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What the Bigger iPhone 5 Screen Means to App Designers

The iPhone™ 5 came out last Friday – though that is not obviously news to anyone. Neither are many of the new features; I think mostly everyone who is interested in this stuff probably knows that among the many new things the iPhone 5 touts, the increased screen size might be most notable. It is taller, by about a half an inch, and has an improved Retina™ display. According to Apple’s® Senior Vice President of Worldwide Marketing Philip Schiller, the “iPhone 5 is the most beautiful device [they have] ever created.”

It is really pretty, I’ll admit. (And I am a stout Android supporter, so that is saying a lot!) But the new screen ratio is causing some problems for mobile app developers. I sat down with Amadeus Consulting’s Creative Services lead, and asked her about the implications this new screen size will have when designing an iPhone app.

App letterboxing

So far, nothing really crazy. Apps that were designed for the older versions of the iPhone are still displaying decently– they just letterbox. Letterboxing is a term used to describe the matte (black bar) that shows up on screens when the screen display is different than the original ratio that a film was shot in (usually widescreen) to preserve the image quality. Our Creative Service Lead, Melissa, mentioned that the biggest issue with an app letterboxing is it negatively impacts the user experience and takes away some of the appeal the user may have had for your app. The user may be distracted by the letterboxes, and honestly now that you have more real estate for your app you might as well take advantage of it.

Should you redesign your app?

Because of the potential user experience challenges we discussed above, we would recommend that you redesign your app for the new iPhone. This is different than how things have been done in the past for iPhone apps, because you will have two different apps now, one for iPhone 5 and one for everything else. But as Melissa points out, it isn’t really any different than designing one app for iPhone and one for iPad to ensure that UX doesn’t suffer from one platform to the other.

If you use traditional iOS controls, you will have an easier time ensuring that the app layout is correct for both ratios. The more advanced or complex your design, the more time intensive it will be to update the app for the new iPhone.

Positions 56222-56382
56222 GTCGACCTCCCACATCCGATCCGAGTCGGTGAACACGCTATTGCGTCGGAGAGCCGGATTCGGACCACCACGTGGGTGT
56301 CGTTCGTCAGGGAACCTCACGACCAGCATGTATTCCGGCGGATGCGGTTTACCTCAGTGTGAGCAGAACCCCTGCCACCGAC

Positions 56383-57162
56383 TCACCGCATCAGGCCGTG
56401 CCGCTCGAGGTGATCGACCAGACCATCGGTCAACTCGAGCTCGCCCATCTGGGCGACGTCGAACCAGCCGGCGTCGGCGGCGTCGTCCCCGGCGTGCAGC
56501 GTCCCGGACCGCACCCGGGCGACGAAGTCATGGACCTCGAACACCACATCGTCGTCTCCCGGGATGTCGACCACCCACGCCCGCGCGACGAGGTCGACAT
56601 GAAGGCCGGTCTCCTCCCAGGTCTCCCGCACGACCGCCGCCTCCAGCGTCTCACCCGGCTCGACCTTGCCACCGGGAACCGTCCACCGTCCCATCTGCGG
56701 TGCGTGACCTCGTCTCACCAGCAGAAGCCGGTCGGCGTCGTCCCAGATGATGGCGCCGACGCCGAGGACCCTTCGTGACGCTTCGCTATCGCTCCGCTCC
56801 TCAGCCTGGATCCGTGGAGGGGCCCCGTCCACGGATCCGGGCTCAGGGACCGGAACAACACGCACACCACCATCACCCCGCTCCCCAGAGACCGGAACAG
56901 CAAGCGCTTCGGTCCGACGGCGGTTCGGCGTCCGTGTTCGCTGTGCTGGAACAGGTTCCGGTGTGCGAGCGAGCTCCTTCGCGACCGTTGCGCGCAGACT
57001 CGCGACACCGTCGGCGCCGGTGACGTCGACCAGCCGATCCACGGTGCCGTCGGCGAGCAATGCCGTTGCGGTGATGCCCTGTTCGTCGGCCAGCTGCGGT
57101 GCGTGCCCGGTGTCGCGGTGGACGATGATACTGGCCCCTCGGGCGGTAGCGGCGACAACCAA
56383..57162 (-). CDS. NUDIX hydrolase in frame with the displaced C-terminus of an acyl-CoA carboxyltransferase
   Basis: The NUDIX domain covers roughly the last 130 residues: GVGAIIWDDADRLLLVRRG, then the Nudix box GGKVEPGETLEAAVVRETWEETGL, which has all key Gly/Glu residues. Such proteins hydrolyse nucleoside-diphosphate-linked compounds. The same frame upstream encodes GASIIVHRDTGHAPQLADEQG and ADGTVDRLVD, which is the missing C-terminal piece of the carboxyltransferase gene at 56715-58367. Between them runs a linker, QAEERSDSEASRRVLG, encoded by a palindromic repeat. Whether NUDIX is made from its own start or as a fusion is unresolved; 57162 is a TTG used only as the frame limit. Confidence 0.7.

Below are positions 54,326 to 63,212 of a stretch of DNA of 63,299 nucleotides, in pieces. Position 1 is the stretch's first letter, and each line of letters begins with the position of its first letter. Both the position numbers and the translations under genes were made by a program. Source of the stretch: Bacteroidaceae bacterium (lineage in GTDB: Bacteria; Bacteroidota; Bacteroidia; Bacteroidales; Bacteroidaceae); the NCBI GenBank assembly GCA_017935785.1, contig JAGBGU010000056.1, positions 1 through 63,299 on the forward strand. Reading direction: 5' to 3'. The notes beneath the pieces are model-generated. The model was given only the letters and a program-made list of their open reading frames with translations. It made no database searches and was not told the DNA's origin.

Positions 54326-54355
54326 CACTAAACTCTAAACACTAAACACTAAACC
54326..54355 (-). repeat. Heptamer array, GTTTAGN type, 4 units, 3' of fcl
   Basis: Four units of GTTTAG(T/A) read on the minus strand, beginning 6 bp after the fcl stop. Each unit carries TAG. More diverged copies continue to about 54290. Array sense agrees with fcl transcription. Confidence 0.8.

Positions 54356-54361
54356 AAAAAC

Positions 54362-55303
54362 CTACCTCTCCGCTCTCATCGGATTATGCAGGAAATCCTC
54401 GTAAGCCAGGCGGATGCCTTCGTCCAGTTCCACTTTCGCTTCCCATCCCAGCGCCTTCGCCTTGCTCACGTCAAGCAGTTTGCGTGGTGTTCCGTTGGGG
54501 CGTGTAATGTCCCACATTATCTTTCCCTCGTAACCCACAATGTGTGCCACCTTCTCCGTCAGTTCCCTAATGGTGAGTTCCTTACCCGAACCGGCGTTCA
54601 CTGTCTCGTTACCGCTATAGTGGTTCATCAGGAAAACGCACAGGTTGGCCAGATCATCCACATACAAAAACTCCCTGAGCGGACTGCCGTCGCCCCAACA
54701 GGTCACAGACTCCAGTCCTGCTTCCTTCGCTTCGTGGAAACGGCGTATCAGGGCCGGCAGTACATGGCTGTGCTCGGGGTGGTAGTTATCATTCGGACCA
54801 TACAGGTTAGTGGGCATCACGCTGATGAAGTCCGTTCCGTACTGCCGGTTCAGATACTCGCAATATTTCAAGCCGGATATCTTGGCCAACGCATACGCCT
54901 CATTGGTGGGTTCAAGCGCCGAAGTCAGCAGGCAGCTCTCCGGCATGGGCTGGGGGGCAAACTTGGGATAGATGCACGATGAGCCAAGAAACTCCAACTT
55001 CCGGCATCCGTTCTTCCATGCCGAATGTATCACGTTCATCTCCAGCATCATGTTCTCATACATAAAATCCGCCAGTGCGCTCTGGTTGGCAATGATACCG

It may be attractive for some app developers to attempt to design apps that display somewhat OK on all iOS devices. But Melissa cautions against this, saying that in the end it could cause more problems. You really should just be designing your app for what the user wants to see, which means you design for each device individually and not across platforms.

 

Isn’t this challenge typical for Android?

There are hundreds of devices that employ the Android OS, all with varying display resolutions. One would think that this is always a problem for mobile app developers who develop across all platforms. However, it actually isn’t as big a deal for Android because although the sizes of the device are different and the resolution might change, the ratio is all the same. So an app will display correctly among most Android devices if it is designed correctly – meaning that your designer kept differing screen resolutions in mind when developing the design.

So, in the end, if your app is letterboxing or otherwise just behaving strangely on the new iPhone, you might consider contacting someone to redesign the app for the new platform. You can feel free to contact us to learn more about how we can help you with this process.

 

About the Author

As Marketing Manager at Amadeus Consulting, Melanie Moffett is passionate about how technology is changing the world of marketing. Melanie is also very interested in how mobile technology is constantly redefining how users interact with the world. Melanie's experience and knowledge in communications and brand management has helped Amadeus Consulting and its clients succeed since joining the company in 2008.

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